In the original paper the innovation ID is on the connections only.
The connection is the object that is keeping the information; nodes can be discerned by the connections.
This image represents a possible crossover operator that makes a distinction between disjoint and excess genes and therefore creates children depending on these. It's part of my master thesis, I'd be glad to expand the topic, but for now I'll just use it as example.
In the image we assume that the connections that are joining two nodes have the same innovation number.
As you can see, there is no need of assigning an innovation number to the nodes: nodes are just a result of what the connection say. This also allows for a more dynamic approach that can be used to spot invalid nets even before building them (checking if there are cyclics or nodes that aren't receiving any input or giving any output) and correct them in order to obtain only valid graphs.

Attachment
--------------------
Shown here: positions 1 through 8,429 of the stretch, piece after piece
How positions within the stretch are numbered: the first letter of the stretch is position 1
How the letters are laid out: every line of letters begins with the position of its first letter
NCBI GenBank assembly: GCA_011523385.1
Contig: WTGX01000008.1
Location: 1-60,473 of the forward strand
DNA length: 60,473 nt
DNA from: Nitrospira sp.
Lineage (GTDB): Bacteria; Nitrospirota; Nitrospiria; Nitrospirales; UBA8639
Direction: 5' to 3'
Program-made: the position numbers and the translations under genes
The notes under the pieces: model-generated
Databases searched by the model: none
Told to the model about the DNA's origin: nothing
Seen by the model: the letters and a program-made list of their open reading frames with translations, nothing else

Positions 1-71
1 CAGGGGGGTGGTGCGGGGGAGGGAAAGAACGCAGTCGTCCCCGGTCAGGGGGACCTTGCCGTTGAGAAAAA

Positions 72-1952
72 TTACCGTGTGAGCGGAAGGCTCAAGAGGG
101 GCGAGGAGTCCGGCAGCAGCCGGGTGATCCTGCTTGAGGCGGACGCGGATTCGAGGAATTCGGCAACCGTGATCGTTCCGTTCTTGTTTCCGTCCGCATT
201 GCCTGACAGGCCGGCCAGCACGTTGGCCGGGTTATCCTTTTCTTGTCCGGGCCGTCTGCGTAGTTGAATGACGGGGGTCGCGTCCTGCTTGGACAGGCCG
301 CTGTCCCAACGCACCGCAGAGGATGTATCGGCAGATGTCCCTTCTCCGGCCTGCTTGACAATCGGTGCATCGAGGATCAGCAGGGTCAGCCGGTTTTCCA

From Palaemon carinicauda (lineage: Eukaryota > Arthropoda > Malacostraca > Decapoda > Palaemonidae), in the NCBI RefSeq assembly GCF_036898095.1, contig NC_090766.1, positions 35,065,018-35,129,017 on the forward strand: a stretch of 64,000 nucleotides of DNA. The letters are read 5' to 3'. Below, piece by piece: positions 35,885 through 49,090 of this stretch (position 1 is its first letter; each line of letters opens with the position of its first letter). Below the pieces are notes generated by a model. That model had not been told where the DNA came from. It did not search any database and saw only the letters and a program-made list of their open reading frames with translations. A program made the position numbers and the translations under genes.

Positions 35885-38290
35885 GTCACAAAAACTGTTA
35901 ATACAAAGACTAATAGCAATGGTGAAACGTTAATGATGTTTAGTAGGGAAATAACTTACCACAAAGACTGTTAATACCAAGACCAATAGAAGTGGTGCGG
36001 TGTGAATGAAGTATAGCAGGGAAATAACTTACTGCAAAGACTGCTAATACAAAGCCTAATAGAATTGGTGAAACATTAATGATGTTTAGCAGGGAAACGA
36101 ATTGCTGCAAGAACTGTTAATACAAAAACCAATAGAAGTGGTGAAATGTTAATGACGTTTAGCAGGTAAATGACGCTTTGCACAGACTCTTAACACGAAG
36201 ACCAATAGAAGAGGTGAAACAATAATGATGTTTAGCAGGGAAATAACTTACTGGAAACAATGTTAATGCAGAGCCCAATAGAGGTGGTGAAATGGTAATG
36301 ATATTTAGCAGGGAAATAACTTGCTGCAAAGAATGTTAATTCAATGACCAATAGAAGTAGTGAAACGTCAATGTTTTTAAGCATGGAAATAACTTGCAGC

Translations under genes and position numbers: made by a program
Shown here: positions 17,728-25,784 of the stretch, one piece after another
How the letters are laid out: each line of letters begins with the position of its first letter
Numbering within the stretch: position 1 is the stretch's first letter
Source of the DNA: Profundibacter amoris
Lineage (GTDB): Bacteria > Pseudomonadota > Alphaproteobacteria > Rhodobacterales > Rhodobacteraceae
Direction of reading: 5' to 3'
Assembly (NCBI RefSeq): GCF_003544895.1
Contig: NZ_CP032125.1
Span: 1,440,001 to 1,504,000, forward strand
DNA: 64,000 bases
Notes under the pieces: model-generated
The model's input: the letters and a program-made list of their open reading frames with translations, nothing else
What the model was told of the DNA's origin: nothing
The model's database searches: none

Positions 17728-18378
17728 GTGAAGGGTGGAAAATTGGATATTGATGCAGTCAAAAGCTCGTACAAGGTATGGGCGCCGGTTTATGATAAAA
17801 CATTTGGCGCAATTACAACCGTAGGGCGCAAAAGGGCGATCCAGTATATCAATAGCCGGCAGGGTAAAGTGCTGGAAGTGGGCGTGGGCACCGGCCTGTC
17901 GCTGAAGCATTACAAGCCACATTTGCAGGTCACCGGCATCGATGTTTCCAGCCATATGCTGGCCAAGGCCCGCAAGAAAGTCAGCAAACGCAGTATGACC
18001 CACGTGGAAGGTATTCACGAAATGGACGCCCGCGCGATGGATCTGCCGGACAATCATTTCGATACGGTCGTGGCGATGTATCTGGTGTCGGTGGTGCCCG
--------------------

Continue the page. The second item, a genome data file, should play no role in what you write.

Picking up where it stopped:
Nodes are added just because there is a connection that is pointing to that specific node. This is enough to grant its presence (node number 8 in child 2).
As last point, for the data normalization theory (Normalization is a process of organizing the data in database to avoid data redundancy, insertion anomaly, update anomaly & deletion anomaly) we should avoid rendundancy at any cost and this is why we should try to keep track of the smallest amount of object possibles. So if we can deduct the nodes from the connections we should do it.